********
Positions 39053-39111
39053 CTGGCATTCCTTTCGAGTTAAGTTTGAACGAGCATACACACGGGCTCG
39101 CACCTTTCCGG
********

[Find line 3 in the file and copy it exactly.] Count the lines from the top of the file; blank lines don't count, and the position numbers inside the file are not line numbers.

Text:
39101 CACCTTTCCGG